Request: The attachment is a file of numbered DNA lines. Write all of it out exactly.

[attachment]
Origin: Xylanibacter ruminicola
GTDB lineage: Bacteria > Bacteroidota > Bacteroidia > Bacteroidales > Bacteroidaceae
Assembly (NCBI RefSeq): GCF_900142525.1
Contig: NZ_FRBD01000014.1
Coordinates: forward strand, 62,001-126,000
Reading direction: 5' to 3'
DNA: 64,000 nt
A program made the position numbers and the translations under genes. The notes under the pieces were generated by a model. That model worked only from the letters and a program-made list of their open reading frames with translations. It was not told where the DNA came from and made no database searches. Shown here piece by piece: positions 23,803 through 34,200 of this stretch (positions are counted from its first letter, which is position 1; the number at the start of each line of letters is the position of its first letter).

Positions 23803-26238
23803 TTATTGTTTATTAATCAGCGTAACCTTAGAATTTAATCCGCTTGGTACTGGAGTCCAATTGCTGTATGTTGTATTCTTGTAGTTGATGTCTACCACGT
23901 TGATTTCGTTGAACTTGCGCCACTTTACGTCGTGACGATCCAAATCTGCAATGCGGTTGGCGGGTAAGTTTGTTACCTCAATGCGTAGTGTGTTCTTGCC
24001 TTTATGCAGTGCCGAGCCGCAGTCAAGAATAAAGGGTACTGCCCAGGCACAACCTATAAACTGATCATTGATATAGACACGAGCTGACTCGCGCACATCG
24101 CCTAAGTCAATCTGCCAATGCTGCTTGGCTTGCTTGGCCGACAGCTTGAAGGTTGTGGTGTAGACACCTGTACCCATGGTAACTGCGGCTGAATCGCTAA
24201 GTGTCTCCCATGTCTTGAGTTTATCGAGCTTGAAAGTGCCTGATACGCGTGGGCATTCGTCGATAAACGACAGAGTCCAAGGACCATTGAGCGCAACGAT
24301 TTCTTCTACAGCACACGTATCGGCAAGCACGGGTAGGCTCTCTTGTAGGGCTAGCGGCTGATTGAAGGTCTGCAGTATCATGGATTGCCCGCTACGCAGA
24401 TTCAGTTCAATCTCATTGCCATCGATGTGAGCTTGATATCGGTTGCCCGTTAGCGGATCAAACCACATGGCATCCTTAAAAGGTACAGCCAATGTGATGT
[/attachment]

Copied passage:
Origin: Xylanibacter ruminicola
GTDB lineage: Bacteria > Bacteroidota > Bacteroidia > Bacteroidales > Bacteroidaceae
Assembly (NCBI RefSeq): GCF_900142525.1
Contig: NZ_FRBD01000014.1
Coordinates: forward strand, 62,001-126,000
Reading direction: 5' to 3'
DNA: 64,000 nt
A program made the position numbers and the translations under genes. The notes under the pieces were generated by a model. That model worked only from the letters and a program-made list of their open reading frames with translations. It was not told where the DNA came from and made no database searches. Shown here piece by piece: positions 23,803 through 34,200 of this stretch (positions are counted from its first letter, which is position 1; the number at the start of each line of letters is the position of its first letter).

Positions 23803-26238
23803 TTATTGTTTATTAATCAGCGTAACCTTAGAATTTAATCCGCTTGGTACTGGAGTCCAATTGCTGTATGTTGTATTCTTGTAGTTGATGTCTACCACGT
23901 TGATTTCGTTGAACTTGCGCCACTTTACGTCGTGACGATCCAAATCTGCAATGCGGTTGGCGGGTAAGTTTGTTACCTCAATGCGTAGTGTGTTCTTGCC
24001 TTTATGCAGTGCCGAGCCGCAGTCAAGAATAAAGGGTACTGCCCAGGCACAACCTATAAACTGATCATTGATATAGACACGAGCTGACTCGCGCACATCG
24101 CCTAAGTCAATCTGCCAATGCTGCTTGGCTTGCTTGGCCGACAGCTTGAAGGTTGTGGTGTAGACACCTGTACCCATGGTAACTGCGGCTGAATCGCTAA
24201 GTGTCTCCCATGTCTTGAGTTTATCGAGCTTGAAAGTGCCTGATACGCGTGGGCATTCGTCGATAAACGACAGAGTCCAAGGACCATTGAGCGCAACGAT
24301 TTCTTCTACAGCACACGTATCGGCAAGCACGGGTAGGCTCTCTTGTAGGGCTAGCGGCTGATTGAAGGTCTGCAGTATCATGGATTGCCCGCTACGCAGA
24401 TTCAGTTCAATCTCATTGCCATCGATGTGAGCTTGATATCGGTTGCCCGTTAGCGGATCAAACCACATGGCATCCTTAAAAGGTACAGCCAATGTGATGT